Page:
In this workmen's compensation case the evidence is undisputed that the claimant suffered a dizzy spell on February 12 and was sent home. She later returned to work for a few days, was put on sick leave, worked briefly for another employer, and was operated on in May 1966 for a ruptured intervertebral disc. Her statement that she told her supervisor she had pain in her back is contradicted by him, and the contradiction supported by the deposition of a doctor who said her first complaints were of abdominal pain and it was only during post-operative care in May that she associated the onset of pain with her work as a poultry processor. The evidence as a whole greatly preponderates toward the conclusion that the claimant told her employers she was "sick" but gave them no notice of injury, and there is little evidence to support the conclusion that the ruptured disc discovered in May was in fact the result of injury arising out of her employment.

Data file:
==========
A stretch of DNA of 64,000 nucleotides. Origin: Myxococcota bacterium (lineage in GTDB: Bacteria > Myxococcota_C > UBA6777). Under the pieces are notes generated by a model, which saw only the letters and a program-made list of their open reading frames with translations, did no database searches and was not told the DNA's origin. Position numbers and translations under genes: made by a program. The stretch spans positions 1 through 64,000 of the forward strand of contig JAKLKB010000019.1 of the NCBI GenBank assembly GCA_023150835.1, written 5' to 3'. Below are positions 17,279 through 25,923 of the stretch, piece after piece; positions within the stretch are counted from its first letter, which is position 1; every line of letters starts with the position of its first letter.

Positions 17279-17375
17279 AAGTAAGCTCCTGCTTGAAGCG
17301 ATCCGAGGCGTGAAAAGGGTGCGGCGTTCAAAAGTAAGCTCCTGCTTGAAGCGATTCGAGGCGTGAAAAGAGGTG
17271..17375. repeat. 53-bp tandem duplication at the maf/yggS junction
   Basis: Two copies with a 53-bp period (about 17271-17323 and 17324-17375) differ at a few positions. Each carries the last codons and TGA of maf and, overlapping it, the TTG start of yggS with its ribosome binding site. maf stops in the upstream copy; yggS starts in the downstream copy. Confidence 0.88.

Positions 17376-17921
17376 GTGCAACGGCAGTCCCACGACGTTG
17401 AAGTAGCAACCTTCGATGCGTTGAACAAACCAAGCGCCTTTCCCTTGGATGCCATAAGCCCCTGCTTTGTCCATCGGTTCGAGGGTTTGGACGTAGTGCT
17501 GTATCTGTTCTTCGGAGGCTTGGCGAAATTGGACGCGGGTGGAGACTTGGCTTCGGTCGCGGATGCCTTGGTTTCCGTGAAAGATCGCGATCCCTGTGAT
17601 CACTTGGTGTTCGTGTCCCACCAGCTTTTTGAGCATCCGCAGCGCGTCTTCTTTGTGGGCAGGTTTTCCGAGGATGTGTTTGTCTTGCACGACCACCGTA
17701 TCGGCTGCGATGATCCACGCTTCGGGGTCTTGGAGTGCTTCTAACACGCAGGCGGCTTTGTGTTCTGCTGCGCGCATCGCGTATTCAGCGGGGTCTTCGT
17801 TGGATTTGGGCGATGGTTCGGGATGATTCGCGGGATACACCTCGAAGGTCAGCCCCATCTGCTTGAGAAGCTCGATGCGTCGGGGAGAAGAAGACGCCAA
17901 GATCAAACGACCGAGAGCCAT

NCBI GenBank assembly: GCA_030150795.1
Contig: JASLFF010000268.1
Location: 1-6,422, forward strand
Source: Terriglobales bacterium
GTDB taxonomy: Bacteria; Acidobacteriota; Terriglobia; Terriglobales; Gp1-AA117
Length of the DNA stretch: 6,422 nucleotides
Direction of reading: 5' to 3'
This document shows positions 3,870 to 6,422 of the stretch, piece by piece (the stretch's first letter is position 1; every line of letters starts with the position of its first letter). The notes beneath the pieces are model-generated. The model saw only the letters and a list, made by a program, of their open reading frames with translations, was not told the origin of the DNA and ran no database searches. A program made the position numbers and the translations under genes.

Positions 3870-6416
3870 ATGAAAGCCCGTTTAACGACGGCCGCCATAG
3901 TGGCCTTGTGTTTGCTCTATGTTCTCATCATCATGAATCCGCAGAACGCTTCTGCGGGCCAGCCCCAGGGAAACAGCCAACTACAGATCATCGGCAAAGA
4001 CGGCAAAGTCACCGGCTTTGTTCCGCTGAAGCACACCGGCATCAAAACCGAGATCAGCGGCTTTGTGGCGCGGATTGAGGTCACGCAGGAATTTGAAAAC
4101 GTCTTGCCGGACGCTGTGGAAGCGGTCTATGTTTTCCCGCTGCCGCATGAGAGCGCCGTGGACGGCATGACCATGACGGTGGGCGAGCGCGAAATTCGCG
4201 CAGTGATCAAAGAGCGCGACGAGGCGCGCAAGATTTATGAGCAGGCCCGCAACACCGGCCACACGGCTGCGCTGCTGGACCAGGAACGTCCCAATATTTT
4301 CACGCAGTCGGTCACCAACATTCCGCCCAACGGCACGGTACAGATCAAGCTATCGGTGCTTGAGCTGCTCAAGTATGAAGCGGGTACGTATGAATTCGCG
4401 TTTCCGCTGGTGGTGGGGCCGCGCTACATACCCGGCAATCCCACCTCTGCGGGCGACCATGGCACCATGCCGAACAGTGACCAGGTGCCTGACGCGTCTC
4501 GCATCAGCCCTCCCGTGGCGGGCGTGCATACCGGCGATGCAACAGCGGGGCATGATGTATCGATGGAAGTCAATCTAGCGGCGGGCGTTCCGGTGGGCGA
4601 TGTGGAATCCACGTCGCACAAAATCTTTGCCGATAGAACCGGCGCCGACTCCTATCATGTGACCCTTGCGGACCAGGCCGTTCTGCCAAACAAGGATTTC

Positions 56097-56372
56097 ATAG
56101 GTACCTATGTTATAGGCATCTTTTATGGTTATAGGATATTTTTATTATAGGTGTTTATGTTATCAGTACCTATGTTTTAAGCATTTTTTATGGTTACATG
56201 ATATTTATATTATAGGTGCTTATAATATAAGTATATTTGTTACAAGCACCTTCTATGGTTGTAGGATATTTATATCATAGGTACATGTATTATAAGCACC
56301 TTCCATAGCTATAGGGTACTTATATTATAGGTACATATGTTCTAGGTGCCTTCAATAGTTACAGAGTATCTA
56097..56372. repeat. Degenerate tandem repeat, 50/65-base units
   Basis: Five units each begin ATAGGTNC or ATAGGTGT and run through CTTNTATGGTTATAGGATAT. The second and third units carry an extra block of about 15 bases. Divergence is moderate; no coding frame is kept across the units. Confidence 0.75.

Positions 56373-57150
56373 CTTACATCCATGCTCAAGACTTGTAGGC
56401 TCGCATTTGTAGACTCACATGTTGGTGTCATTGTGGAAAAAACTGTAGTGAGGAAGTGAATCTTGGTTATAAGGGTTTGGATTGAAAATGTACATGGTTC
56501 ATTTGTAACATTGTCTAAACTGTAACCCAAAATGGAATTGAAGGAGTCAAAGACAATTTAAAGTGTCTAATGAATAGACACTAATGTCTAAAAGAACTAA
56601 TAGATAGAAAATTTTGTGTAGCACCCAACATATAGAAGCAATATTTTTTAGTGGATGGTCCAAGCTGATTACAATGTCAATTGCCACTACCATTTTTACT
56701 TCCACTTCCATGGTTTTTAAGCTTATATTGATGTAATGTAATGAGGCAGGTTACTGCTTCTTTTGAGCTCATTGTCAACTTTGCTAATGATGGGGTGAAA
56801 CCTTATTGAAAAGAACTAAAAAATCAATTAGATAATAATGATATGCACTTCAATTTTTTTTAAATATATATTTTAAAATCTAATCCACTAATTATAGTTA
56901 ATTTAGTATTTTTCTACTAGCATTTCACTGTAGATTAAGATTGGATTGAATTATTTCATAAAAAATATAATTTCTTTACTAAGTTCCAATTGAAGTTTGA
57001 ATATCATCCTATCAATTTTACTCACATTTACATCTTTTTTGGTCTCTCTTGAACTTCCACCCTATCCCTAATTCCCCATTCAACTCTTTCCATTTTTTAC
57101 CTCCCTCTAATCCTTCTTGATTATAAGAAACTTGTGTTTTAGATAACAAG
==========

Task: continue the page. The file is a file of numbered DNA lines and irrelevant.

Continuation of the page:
"Obviously, the notice required [by Code 114-303] is notice of an injury by accident arising out of and in the course of the employment, and mere notice that an employee is suffering an injury from an accident does not meet the requirement of the statute." Royal Indem. Co. v. Coulter, 213 Ga. 277
, 279 (98 SE2d 899
The denial of compensation by the hearing director was affirmed by the full Board of Workmen's Compensation and by the judge of the superior court on appeal. The latter judgment is
Swift, Currie, McGhee & Hiers, James B. Hiers, Jr., for appellees.